De solido intra solidum naturaliter contento. Steno's Law.
Solid, naturally contained within a solid, shaping layer within time
and space of a crystal system.
Time tailoring self similarity as a facies -- solid -- through
cristalline connected dots -- sphere floating in a kikuchi line
environment, by related or accidental coincidence particles grow--
rise as increasing patterns (I use the metaphor of sewing persian
carpet) as solid, naturally contained within a solid and again as
synchronised, harmonic pendulum. Liquid Reflections is just the
observe and reverse of the canvas of stitch: galactic plane.
I find very interesting what you post as I m designing 1atlas.com
under a discrete element computer models based on my introduction.
The search for a model of operation is the purpose of scientific
investigation. Scientists look for patterns in nature and even the
astrophysics like me see models once they identify one means that you
can potentially predict something in the world.
At first sight the natural world appears random, agitated and chaotic.
... but reality is that... there are schemes.
>From the petals of a flower, to the winding course of a river. There
is a geometry in the world surrounding around us.
and this is called fractal geometric and we use it for our River Theory.
On Sat, Aug 17, 2013 at 11:41 PM, roger malina <firstname.lastname@example.org> wrote:
> forwarded from linked in
> Liliane Lijn<http://www.linkedin.com/groups?viewMemberFeed=&gid=1636727&memberID=31693844&goback=%2Egmr_1636727>
> • DOES ART SCIENCE COLLABORATION CONTRIBUTE IN ANY WAY TO SUCCESSFUL
> SCIENTIFIC PRACTICE ?
> I would like to contribute a few thoughts and recollections to this
> In September 2011, I was approached by John-Paul Latham, scientist son of
> the artist John Latham. He had seen my work, Liquid Reflections, at the
> Tate exhibition Art in the '60's, and was interested to use it for some
> scientific experiments. I reproduce here a section of his email to me
> 'So now, the scientific interest.... There is a whole community of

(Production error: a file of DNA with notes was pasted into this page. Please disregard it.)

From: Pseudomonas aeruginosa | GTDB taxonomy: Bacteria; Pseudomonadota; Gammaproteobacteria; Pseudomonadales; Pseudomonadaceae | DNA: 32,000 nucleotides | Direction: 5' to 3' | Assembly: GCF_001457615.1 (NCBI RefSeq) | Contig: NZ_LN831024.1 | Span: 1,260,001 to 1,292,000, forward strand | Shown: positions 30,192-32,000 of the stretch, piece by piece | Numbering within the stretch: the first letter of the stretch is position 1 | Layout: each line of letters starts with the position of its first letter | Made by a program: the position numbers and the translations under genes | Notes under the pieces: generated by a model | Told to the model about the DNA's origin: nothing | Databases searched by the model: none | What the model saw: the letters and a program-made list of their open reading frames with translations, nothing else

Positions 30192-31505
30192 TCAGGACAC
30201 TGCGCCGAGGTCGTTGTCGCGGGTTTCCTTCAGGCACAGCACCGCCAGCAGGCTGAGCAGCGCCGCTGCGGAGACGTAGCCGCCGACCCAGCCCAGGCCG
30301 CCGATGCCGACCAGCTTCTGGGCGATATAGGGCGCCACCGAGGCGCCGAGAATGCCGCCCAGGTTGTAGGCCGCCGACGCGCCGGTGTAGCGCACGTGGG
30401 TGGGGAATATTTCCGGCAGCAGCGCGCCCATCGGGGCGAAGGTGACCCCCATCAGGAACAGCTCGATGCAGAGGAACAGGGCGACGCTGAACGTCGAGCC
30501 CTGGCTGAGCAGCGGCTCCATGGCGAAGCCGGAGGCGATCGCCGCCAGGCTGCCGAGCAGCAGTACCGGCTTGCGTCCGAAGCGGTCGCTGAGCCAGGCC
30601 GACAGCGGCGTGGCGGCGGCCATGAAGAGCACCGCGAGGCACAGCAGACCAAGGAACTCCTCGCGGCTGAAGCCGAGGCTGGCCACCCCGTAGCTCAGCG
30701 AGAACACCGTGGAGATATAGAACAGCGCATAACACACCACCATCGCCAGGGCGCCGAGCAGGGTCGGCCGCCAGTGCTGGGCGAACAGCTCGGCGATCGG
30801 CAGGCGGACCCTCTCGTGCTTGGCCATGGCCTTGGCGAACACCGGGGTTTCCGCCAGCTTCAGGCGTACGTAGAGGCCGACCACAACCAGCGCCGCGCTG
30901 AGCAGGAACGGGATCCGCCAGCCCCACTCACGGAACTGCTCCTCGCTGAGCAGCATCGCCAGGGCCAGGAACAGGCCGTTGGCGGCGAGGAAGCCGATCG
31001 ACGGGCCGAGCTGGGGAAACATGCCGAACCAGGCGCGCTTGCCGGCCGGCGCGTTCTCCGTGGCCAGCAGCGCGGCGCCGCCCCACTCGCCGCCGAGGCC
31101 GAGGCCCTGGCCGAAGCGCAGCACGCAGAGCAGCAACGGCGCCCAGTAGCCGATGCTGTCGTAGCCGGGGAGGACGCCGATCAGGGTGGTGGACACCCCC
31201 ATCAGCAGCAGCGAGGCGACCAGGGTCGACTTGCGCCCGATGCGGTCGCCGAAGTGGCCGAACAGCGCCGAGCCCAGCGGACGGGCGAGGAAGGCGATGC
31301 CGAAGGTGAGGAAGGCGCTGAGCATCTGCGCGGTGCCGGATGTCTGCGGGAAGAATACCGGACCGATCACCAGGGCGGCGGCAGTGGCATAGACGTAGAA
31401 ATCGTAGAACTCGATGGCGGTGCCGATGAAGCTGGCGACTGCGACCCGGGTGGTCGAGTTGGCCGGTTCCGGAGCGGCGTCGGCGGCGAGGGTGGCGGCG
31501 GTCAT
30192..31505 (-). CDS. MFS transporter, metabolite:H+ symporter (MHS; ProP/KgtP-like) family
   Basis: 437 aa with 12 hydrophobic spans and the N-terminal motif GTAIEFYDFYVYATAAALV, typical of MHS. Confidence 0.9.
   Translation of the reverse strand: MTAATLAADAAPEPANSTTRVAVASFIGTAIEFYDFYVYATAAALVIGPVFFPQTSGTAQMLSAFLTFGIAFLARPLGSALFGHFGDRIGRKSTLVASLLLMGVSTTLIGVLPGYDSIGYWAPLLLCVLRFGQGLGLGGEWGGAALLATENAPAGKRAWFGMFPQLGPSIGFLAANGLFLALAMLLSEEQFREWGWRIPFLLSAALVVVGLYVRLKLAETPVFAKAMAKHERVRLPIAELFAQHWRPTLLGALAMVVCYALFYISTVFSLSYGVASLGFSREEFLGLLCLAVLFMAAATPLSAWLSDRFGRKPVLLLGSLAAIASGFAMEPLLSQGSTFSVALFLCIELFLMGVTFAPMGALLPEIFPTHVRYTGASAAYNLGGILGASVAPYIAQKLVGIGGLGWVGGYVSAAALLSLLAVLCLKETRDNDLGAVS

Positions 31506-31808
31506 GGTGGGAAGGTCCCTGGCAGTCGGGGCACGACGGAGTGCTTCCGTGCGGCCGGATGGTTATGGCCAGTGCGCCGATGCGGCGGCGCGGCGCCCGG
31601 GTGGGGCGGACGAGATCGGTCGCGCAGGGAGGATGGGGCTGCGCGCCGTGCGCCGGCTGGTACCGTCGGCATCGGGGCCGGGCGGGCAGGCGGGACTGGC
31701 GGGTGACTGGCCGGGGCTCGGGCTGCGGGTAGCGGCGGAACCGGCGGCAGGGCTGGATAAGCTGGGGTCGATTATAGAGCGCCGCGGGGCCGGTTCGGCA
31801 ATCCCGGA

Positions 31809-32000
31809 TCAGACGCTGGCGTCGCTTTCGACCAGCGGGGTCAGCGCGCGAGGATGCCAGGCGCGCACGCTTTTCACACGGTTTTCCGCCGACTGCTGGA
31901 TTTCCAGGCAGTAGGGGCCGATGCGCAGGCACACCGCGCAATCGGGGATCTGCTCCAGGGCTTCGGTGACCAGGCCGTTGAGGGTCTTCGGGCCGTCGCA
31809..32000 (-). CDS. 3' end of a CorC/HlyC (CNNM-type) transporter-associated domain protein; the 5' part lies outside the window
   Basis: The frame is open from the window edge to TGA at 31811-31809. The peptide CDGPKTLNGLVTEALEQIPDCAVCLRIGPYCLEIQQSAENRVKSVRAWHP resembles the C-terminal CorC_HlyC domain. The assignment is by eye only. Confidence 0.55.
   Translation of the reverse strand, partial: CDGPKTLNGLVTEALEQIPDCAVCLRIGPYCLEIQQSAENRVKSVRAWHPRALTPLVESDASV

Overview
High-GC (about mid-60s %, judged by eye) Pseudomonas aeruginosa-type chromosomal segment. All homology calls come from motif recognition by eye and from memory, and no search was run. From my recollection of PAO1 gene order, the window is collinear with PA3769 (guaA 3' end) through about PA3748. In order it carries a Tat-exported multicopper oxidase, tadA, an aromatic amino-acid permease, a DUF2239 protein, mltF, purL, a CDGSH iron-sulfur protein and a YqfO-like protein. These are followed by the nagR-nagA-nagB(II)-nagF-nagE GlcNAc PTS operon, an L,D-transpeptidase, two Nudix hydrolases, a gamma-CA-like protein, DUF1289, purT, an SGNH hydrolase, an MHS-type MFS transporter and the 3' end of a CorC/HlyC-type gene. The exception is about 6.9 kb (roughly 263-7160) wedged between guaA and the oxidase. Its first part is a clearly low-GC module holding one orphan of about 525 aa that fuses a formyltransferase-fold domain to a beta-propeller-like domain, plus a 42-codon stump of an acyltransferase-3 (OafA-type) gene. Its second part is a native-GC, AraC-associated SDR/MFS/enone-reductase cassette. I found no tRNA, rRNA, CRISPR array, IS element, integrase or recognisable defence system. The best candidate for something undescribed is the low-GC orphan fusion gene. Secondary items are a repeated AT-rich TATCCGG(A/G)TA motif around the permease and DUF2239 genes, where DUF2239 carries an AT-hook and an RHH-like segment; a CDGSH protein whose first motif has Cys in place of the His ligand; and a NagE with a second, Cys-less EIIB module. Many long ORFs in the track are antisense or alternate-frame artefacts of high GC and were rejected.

> researchers that use what we call discrete element computer models. The
> behaviour of systems with literally thousands of particles are often
> represented by thousands of spheres (even complex shapes are also being
> introduced now ). These systems are everywhere: eg soils and earthquake
> liquefaction, or rock fragments avalanching or jamming in a hopper, or even
> grains and vegetables packed into containers. They can all be understood
> better using these computer simulations that show the level of detail at
> the scale of the particle itself rather than computer simulations that
> treat the particulates as an en masse hybrid solid-fluid.
> What caught my eye with your work was the amazing life dance that the two
> different sized balls played out together, but the moves of the dance -
> motion in time and space - is governed by certain factors that Newton could
> have accounted for very precisely. I think I remembered your work
> incorrectly because your rotating plate looks quite flat whereas I thought
> it was dish shaped. It seems there is a slight curvature making it a dish
> when watching the end of the video on force fields (actually, John did some
> paintings also called force field, in the 60s).
> It occurred to me that the speed of rotation, size of the balls and the
> friction they have with the base plate/dish (and if it is curved - then the
> curvature), all play a major part in setting the possibilities for the ball
> motions. So, it would be very interesting to hear about your experiences
> although I appreciate that your focus and vision may have been rather
> different. I'd quite like to work out, i.e. simulate with the computer
> models - what we would expect to happen and compare it with Newton's
> analytic solution and of course see what happens on the art work itself -
> maybe try out some experiments.'
> John came over with his Post-doc student and having observed Liquid
> Reflections, they went on to make a computer model of the movement of the
> balls. I have the paper they eventually produced on their research. I have
> also emailed John-Paul to ask if he might wish to add anything to
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